Luther Turmelle of the Middletown Press reports that a group representing about 170 Edible Arrangements franchisees filed a lawsuit Monday in federal court against the Wallingford-based company and several affiliated businesses.
The lawsuit filed by the EA Independent Franchisee Association contends that Edible Arrangements, which makes “floral” fruit arrangements, has altered its business arrangement with its franchisees over the last several years, said Justin Klein, a New Jersey-based lawyer representing the group. As a result, the franchisees claim they have seen expenses increase because of new mandates implemented by Edible Arrangements.
“The mandates that the franchisor is requiring the franchisees to implement is in violation of its contractual obligations and general principles of fairness,” Klein said. He hopes the case will go to trial sometime in 2011.
Some of the changes Klein said the company has made, which franchisees oppose, are:
Requiring individual franchises to use approved produce vendors, regardless of whether a store owner has a long-standing arrangement with a local vendor. In some cases, the geographic location of a franchisee makes it difficult for them to get fresh produce in a timely manner.
Making all franchisees have Sunday hours.
Requiring franchisees to buy new computer and software system directly from Edible Arrangements rather than another vendor offering a lower price.
Requiring franchisees to share their customer lists with Edible Arrangements.
Requiring that the company’s share of online revenue from online orders be 80 percent, whereas individual franchisees used to receive 100 percent. The franchisees now get 20 percent.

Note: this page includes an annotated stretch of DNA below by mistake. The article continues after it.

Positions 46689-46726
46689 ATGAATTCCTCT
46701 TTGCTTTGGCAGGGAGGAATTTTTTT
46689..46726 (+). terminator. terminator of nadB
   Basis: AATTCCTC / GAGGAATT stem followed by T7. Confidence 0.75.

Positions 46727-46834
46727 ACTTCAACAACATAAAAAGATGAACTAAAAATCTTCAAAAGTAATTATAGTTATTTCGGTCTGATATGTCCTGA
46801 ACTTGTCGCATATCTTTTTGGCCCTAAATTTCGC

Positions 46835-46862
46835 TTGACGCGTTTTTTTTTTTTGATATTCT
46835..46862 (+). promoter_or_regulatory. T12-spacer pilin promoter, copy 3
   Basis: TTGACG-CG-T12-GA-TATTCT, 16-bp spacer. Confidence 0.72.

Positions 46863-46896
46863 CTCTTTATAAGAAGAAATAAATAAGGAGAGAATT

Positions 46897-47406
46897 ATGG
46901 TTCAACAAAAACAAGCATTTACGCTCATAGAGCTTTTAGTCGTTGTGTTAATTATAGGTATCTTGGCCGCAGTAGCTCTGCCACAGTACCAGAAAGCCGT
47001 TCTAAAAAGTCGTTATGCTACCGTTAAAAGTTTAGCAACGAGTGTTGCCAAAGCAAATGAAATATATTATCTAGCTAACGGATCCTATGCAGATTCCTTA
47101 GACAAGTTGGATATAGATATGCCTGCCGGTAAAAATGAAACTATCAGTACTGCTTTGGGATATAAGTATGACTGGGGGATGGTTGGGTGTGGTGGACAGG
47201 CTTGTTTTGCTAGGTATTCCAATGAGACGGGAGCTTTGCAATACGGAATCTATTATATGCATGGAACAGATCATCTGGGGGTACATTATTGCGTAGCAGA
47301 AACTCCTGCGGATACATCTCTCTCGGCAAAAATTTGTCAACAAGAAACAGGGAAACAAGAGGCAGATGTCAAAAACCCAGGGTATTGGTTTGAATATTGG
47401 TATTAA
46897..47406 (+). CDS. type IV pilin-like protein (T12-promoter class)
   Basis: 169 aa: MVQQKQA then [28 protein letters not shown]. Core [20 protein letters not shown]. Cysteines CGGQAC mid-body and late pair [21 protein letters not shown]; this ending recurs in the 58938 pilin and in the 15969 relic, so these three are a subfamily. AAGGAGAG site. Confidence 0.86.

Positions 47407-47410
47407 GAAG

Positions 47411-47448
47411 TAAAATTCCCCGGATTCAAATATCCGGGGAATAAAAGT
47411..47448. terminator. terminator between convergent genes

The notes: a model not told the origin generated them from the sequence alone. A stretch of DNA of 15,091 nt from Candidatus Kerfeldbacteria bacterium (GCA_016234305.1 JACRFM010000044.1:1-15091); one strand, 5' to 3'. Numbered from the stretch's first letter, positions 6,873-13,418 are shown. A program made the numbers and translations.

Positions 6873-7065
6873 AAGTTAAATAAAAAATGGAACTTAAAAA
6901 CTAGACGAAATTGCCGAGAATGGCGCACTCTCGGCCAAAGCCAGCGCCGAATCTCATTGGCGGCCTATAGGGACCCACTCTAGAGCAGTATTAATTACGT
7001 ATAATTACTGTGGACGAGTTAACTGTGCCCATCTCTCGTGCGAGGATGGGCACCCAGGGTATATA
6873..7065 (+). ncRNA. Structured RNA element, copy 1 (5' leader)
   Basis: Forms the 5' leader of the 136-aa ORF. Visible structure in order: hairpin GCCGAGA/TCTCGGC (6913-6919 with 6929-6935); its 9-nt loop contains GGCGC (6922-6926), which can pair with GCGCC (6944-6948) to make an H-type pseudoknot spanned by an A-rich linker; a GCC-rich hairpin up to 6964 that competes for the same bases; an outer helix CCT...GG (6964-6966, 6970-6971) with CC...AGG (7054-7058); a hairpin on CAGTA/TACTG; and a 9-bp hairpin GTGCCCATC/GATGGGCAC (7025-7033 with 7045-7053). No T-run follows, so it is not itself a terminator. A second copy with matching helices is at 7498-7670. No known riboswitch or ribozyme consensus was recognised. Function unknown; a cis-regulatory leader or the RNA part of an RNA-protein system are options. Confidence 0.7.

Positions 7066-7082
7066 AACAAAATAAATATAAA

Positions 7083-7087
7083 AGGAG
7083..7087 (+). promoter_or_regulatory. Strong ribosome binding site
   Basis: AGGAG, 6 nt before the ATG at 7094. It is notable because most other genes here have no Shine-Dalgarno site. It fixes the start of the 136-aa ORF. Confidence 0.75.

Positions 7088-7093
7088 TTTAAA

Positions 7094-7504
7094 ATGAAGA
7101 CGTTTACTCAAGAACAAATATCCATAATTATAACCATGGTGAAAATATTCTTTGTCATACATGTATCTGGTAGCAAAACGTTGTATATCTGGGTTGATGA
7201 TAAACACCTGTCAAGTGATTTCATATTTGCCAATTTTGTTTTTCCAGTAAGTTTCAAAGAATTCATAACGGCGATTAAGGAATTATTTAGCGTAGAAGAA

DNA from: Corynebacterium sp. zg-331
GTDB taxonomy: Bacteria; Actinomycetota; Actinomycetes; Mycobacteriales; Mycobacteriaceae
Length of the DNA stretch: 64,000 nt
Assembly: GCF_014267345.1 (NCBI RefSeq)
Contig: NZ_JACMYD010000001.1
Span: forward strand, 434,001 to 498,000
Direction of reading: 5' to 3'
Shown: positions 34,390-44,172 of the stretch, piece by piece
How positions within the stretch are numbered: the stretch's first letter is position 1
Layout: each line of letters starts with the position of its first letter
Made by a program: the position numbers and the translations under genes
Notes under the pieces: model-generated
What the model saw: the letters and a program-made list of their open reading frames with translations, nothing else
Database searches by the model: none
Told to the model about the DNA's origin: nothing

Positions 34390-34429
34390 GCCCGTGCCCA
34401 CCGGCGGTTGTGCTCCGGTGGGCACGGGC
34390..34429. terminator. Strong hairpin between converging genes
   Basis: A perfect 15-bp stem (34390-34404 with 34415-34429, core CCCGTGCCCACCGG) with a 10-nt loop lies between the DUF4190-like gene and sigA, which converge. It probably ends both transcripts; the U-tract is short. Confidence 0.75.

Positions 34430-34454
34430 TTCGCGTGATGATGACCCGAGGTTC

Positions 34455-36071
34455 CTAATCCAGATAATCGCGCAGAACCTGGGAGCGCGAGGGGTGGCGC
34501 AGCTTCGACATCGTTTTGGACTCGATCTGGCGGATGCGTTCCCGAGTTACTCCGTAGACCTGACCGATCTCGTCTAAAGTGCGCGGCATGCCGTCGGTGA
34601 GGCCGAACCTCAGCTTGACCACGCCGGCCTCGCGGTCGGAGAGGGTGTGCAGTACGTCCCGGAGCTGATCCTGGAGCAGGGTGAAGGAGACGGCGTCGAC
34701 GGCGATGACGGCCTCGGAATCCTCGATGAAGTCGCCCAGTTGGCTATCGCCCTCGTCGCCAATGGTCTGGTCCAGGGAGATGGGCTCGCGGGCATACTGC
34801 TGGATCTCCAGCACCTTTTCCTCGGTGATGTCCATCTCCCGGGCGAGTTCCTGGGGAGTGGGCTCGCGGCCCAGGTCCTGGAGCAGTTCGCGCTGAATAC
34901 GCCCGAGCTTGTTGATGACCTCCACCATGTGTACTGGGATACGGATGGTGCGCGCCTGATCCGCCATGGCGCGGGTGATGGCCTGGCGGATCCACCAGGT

EA Independent Franchisee Association has been in existence for about a year and includes some Connecticut franchisees, Klein said, although he declined to identify any who are participating in the lawsuit. There are 32 Edible Arrangements stores in Connecticut, including eight in the New Haven area.
Matt Baldini, an Edible Arrangements spokesman, said company officials are aware of the lawsuit, but have no comment.
Michael Seid, a West Hartford-based franchising consultant and author of Franchising for Dummies, is skeptical of the claims made by the EA Independent Franchisee Association.
“You have to remember that these agreements have to be marketable; if an agreement is too one-sided, nobody would sign it,” said Seid, who has done work for Edible Arrangements before.
Seid said it’s not unusual for franchisors to change the terms of an agreement with franchisees after a few years. “Franchise systems evolve all the time; if they didn’t, they would go out of business,” he said. “And in economic times like these, the franchisees don’t like change.”